Monthly Archives: September 2013

Postmodern Photography

Niya's View

Signs of a Struggle: Photography in the Wake of Postmodernism

Photo by Niya Sinckler.

The Victoria & Albert Museum in South Kensington has lots of works which feature artists creative styles of artwork using themes of challenge, humor and irony to portray their ideas regarding postmodernism.

As you enter the photography room, artist, David Hockey displays: Photography is Dead. Long Live Painting 1995 (See Below).

Photo by Niya Sinckler.

Then walking along there are other intriguing artists. One which stood out was Anne Hardy Untitled IV (Balloons) 2005. (See below). My favorite!

Photo from Anne Hardy Site.

Then the most magical photograph was by Sarah Charlesworth called Gardens of Delight, 1988. There this keyhole where you can look into a new dimensional world (See Below).

Photo from Sarah Charlesworth Studio Site.

This exhibition is on from 11 August to 27 November 2011 in Gallery 38A. The admission is free…

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from aestheticamagazine blog

6.Untitled IV (balloons) -¬ Anne Hardy, courtesy Maureen Paley, London and ArtSway

 

Signs of a Struggle: Photography in the Wake of Postmodernism | V&A | London

Text by Matt Swain

This display, which is a forerunner for the V&A’s forthcoming exhibition Postmodernism: Style and Subversion 1970-1990, explores photographs that make reference to themselves as well as other media, demonstrating the longevity and pervading influence of Postmodernist photography over a 30 year period starting in the 1970s. You can read a preview of the upcoming show in the current issue of Aesthetica which is available here.

The images, which can initially seem superficial, link eras and media ensuring that there is a translation beyond surface depth. They all carry a strong sense of individual style with the duality of connection, this being the crucial link to their place in time as well as the here and now. Scenarios are built or staged and then quite wilfully destroyed, existing only for the purposes of that photograph. The works here, almost 40 photographs, are loosely arranged by theme and are by some of the most influential Postmodernist artists, demonstrating a wide variety of styles and techniques.

David Hockney’s Photography is Dead, Long Live Painting (1995) successfully sets the tone, showing a Get Well Soon card containing a photograph of sunflowers next to Hockney’s painting of them, effectively posing the question as to whether a painting of something can ever be more beautiful than a photograph. Richard Prince, who has been taking sections of advertising images from posters and magazines since the 1970s and making “re-photographs”, is represented here with the Marlboro man in Untitled (Cowboys) (1986), questioning consumerism and the environment in which such advertisements are seen.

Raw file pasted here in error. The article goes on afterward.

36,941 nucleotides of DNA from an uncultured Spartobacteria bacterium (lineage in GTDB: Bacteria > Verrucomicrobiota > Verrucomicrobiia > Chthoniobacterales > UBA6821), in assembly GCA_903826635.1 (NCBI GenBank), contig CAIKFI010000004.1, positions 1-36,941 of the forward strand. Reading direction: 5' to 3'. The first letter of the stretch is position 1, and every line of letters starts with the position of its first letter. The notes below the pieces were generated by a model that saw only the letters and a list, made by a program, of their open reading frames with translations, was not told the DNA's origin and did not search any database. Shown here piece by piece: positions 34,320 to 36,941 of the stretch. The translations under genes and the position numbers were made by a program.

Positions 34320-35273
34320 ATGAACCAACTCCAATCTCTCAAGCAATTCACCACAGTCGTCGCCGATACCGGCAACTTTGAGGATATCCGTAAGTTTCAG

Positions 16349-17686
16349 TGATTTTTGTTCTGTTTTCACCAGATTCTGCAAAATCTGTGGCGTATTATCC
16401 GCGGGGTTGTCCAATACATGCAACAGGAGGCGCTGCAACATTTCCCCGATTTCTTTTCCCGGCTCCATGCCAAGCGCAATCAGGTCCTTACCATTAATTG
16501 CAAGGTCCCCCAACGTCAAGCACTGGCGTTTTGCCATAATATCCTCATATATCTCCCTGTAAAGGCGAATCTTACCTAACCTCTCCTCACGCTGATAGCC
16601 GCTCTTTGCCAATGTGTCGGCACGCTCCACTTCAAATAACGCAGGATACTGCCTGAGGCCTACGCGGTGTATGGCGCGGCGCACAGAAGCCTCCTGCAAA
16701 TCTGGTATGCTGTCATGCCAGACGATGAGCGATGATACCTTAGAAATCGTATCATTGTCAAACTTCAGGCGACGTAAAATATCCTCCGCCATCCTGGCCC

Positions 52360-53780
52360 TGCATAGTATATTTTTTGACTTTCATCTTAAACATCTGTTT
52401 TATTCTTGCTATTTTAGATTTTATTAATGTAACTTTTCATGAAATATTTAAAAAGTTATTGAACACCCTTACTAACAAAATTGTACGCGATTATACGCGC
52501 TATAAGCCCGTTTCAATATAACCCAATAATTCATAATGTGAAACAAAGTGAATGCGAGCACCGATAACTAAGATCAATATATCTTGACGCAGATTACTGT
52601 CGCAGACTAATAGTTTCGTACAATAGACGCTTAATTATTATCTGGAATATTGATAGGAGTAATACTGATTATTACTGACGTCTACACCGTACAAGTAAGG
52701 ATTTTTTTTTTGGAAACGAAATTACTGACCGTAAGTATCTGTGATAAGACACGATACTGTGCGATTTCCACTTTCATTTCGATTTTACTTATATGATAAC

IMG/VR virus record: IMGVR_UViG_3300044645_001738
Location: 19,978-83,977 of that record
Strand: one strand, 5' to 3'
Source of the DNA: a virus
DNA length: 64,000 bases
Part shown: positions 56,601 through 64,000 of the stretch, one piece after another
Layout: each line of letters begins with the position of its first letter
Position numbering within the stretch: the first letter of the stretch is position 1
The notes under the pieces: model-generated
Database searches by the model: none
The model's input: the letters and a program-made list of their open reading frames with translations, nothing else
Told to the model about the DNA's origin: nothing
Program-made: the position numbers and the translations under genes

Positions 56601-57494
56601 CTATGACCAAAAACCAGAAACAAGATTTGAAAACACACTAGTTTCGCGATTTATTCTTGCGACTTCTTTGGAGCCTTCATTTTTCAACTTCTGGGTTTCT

Cindy Sherman’s renowned conceptual self-portraiture is exemplified in Untitled (1979) featuring Sherman as a Marilyn-style Hollywood star, captured on camera by the paparazzi. It is a defining moment in what it seeks to be, representing femininity in popular culture and displaying a typically classic sense of modernity. One Flesh (1985) by Helen Chadwick also addresses femininity albeit it from a different perspective, showing mother and baby with a golden placenta floating above, a Renaissance-style collage on cheaply produced photocopies in red, gold and blue, confronting conventional ideas about the human body, the sacred and the feminine.

Throughout, styles clash and mingle. The component parts are familiar but we see them reassembled in new ways, giving them new meaning or multiple meanings and forcing reappraisal, igniting our imagination and suspicion. Peter Kennard’s Haywain with Cruise Missiles (1980) invades Constable’s idyllic vision with a missile launcher on top of the horse-drawn cart. Tess Hurrell’s Chaology no 1 (2006) effectively shows a flimsy, handmade model from cotton wool and talcum powder imitating a nuclear explosion. Ann Hardy took months to create her post-party scene for Untitled IV (2005), and then subsequently destroyed it. The interpretation of the creation remains on the surface, discarded urban objects contrasting with balloons, an unsettling, unfinished and recently vacated chaos.

Arguably the most effective work here is Claire Strand’s Signs of a Struggle (2003), from which the display takes its title. This series of images fascinatingly builds scenes in living rooms, streets and gardens, an allegory of potentially paranormal activity and faked police crime scenes, staged yet utterly convincing. It is this authenticity that makes this real but fun. You are the outsider looking in with the clear knowledge that it is staged.

The later images possess a certain subtlety and humour not always apparent in some of the earlier works but it all somehow feels contemporary, raising questions about how photography is represented and about the meanings within the various layers. Almost without noticing, we are all becoming more accustomed to the idea of looking at two or more irreconcilable ideas as one and making sense of them. Despite some recent debate to the contrary, Postmodernism is alive and well. Who knew that obvious artifice, beautiful fakery and pastiche could be so enticing?

Signs of a Struggle: Photography in the Wake of Postmodernism continues at the Victoria and Albert Museum, London until 27 November 2011

vam.ac.uk

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Images:
Untitled IV (balloons) Ann Hardy (2005) Courtesy Anne Hardy, courtesy Maureen Paley, London and ArtSway

– See more at: http://www.aestheticamagazine.com/blog/signs-of-a-struggle-photography-in-the-wake-of-postmodernism-va-london/#sthash.Wz2P6K60.dpuf

Creative photography, all you can and can’t expect about postmodernism